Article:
Say, you have a friend who is truly a very promising artist, and you want to help her to protect her work.
One way is to advise her to use her mobile phone to capture each of her art work and send them to you, you then, you either hash or apply other encryption algorithm to each art work image and store them in a safe place.
Then, at a future date, some con artist or the like tries to steal her intellectual property / art work by faking her work, she could take an image at such fake work and compare the hash value of each art work to detect fakes.
a) would same authentic image of different size generate different hash value even with the same/exact hash method?
b) would same authentic image of the same size captured by different maker of mobile phone generate different hash value even using the same hash method?
And any further thoughts on the subject would be much appreciated.
every single image is going to have a different hash
I guess I should have further expanded it to include the following:
c) would the hash value of images (of exact same size, width and height and same resolution) generated / taken of the same authentic physical object (be it art work or otherwise) at different time intervals by the same mobile phone remain the same value?
If not, why?
If the protected work is digital, then cryptographic hashes will work. Because a hash is going to be identical if and only if the digital stream it is passed is identical in length and every byte is the same. Thats exactly why people use md5sum sha256sum etc to verify downloaded files.
Hashes do NOT represent how SIMILAR two things are. Change 1 byte and the entire hash will change. This is why programs like rsync do incremental transfers by splitting the content up into smaller chunks that can be hashed. Even so you still have a binary state - equal, or not.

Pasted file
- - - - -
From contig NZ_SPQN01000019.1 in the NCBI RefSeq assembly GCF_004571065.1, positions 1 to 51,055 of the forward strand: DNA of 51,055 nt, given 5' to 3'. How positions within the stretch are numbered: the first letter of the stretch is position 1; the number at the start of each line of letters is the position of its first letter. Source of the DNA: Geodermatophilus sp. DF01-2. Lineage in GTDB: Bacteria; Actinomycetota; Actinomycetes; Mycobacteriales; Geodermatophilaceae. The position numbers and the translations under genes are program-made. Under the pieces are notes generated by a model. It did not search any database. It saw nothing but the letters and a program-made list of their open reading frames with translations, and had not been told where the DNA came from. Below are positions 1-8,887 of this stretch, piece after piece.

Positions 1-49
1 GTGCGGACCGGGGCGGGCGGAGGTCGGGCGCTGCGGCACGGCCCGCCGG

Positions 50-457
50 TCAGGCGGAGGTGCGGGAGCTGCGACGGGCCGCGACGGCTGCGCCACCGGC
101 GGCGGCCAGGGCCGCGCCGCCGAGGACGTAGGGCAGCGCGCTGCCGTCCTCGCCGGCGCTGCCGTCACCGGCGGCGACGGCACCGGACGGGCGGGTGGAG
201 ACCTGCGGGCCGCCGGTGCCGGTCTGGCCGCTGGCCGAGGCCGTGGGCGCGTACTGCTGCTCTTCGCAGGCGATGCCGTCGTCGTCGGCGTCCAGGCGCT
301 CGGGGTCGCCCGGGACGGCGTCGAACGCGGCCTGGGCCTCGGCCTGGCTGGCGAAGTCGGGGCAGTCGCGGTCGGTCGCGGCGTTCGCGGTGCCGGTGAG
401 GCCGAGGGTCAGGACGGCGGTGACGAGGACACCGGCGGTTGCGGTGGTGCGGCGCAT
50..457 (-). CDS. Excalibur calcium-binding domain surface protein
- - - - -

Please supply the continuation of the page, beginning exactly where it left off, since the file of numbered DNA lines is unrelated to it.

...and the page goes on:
If the protected work is analog, you’ll never get the same digital stream from the same analog input. If we’re talking a 4 megapixel photo, EVERY PIXEL must be identical. If your second photo is 1mm to the right, taken in slightly different lighting conditions, or has a filter applied, then a != b.
Consider an mp3 - digital work. A mp3 and aac of the same song will be different. In fact, if you decompress them to wav, the WAV files will be different, because both are lossy compression. Changing a single letter in an ID3 tag in a mp3 yields a different hash.
What you CAN do is pick an algorithm that models the data you’re comparing - i.e. with music, Shazam has figured out and utilized an algorithm that can identify the fingerprint of a song and reveal the original even in differing environments, etc. But it’s still not good enough to identify another band covering the same song.
Realistically the best “fuzzy” comparisons are done by the human brain. That’s why a captcha, which is relatively easy for a person, is hard for a machine.
Basically, in your example, you’re better off just keeping the images your friend sends you in a safe place, tagged by when you received them and with all exif information, to establish providence later. But some human will still have to compare your saved image to a future work and make a determination as to whether they are the “same” or not. ( this is also why things like saving images of the canvas UNDER the frame is useful for identifying forged paintings, because only the artist and the person framing the canvas have seen that part of the work - security by obscurity rather than iron clad machine logic)
Excellent, Joe, thank you.
Perfect analysis, Joe, much appreciated (to your first post).